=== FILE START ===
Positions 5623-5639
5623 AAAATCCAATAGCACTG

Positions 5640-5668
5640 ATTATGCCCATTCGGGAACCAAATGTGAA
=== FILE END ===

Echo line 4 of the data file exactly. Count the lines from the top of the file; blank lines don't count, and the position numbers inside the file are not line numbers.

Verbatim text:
5640 ATTATGCCCATTCGGGAACCAAATGTGAA